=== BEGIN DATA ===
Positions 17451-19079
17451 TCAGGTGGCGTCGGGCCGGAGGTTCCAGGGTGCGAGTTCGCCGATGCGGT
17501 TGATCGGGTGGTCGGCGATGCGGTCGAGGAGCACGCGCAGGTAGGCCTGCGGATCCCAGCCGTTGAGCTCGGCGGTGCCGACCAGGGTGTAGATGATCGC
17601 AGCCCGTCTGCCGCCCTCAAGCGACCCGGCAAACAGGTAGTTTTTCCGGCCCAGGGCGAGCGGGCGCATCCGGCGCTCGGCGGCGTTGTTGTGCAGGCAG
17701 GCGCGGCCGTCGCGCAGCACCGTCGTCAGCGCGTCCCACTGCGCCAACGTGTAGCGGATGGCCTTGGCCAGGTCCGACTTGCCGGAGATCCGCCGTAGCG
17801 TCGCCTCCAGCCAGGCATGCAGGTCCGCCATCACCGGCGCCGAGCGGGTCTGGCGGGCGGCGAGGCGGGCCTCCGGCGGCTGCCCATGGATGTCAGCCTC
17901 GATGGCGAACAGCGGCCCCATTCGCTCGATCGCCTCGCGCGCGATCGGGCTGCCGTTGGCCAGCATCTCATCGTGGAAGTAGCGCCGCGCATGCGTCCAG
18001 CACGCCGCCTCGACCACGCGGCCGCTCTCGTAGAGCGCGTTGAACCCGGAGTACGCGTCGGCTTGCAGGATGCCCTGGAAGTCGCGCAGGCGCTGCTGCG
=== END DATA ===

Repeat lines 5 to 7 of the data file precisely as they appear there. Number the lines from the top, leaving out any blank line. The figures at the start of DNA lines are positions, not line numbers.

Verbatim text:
17701 GCGCGGCCGTCGCGCAGCACCGTCGTCAGCGCGTCCCACTGCGCCAACGTGTAGCGGATGGCCTTGGCCAGGTCCGACTTGCCGGAGATCCGCCGTAGCG
17801 TCGCCTCCAGCCAGGCATGCAGGTCCGCCATCACCGGCGCCGAGCGGGTCTGGCGGGCGGCGAGGCGGGCCTCCGGCGGCTGCCCATGGATGTCAGCCTC
17901 GATGGCGAACAGCGGCCCCATTCGCTCGATCGCCTCGCGCGCGATCGGGCTGCCGTTGGCCAGCATCTCATCGTGGAAGTAGCGCCGCGCATGCGTCCAG